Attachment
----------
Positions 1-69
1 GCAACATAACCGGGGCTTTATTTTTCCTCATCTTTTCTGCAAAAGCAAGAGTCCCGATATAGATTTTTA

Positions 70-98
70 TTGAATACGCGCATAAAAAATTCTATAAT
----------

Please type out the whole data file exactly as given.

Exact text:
Positions 1-69
1 GCAACATAACCGGGGCTTTATTTTTCCTCATCTTTTCTGCAAAAGCAAGAGTCCCGATATAGATTTTTA

Positions 70-98
70 TTGAATACGCGCATAAAAAATTCTATAAT